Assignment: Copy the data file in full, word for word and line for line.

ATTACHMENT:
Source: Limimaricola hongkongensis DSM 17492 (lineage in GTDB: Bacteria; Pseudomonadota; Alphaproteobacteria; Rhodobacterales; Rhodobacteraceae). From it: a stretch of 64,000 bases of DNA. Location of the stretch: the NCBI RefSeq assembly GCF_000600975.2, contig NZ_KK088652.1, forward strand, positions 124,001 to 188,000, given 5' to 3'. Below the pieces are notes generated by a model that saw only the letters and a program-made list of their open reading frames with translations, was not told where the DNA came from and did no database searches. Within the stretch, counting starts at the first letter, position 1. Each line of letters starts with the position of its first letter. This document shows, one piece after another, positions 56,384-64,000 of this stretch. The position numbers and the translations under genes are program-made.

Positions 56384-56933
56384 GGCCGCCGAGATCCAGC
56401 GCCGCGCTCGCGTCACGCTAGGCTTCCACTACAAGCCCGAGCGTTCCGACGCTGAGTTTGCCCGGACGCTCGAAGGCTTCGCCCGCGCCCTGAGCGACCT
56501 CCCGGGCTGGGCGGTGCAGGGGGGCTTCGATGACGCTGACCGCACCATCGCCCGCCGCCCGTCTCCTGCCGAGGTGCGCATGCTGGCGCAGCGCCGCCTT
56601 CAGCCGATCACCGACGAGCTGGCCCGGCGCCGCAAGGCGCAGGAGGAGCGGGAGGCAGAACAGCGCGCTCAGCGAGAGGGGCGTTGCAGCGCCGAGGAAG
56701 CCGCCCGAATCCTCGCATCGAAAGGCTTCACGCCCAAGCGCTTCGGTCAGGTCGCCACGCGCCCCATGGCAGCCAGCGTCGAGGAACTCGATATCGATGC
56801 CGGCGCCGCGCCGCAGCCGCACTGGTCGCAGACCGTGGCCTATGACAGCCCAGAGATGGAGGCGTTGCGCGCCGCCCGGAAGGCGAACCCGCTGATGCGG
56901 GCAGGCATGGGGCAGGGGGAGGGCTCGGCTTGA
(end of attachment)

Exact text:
Source: Limimaricola hongkongensis DSM 17492 (lineage in GTDB: Bacteria; Pseudomonadota; Alphaproteobacteria; Rhodobacterales; Rhodobacteraceae). From it: a stretch of 64,000 bases of DNA. Location of the stretch: the NCBI RefSeq assembly GCF_000600975.2, contig NZ_KK088652.1, forward strand, positions 124,001 to 188,000, given 5' to 3'. Below the pieces are notes generated by a model that saw only the letters and a program-made list of their open reading frames with translations, was not told where the DNA came from and did no database searches. Within the stretch, counting starts at the first letter, position 1. Each line of letters starts with the position of its first letter. This document shows, one piece after another, positions 56,384-64,000 of this stretch. The position numbers and the translations under genes are program-made.

Positions 56384-56933
56384 GGCCGCCGAGATCCAGC
56401 GCCGCGCTCGCGTCACGCTAGGCTTCCACTACAAGCCCGAGCGTTCCGACGCTGAGTTTGCCCGGACGCTCGAAGGCTTCGCCCGCGCCCTGAGCGACCT
56501 CCCGGGCTGGGCGGTGCAGGGGGGCTTCGATGACGCTGACCGCACCATCGCCCGCCGCCCGTCTCCTGCCGAGGTGCGCATGCTGGCGCAGCGCCGCCTT
56601 CAGCCGATCACCGACGAGCTGGCCCGGCGCCGCAAGGCGCAGGAGGAGCGGGAGGCAGAACAGCGCGCTCAGCGAGAGGGGCGTTGCAGCGCCGAGGAAG
56701 CCGCCCGAATCCTCGCATCGAAAGGCTTCACGCCCAAGCGCTTCGGTCAGGTCGCCACGCGCCCCATGGCAGCCAGCGTCGAGGAACTCGATATCGATGC
56801 CGGCGCCGCGCCGCAGCCGCACTGGTCGCAGACCGTGGCCTATGACAGCCCAGAGATGGAGGCGTTGCGCGCCGCCCGGAAGGCGAACCCGCTGATGCGG
56901 GCAGGCATGGGGCAGGGGGAGGGCTCGGCTTGA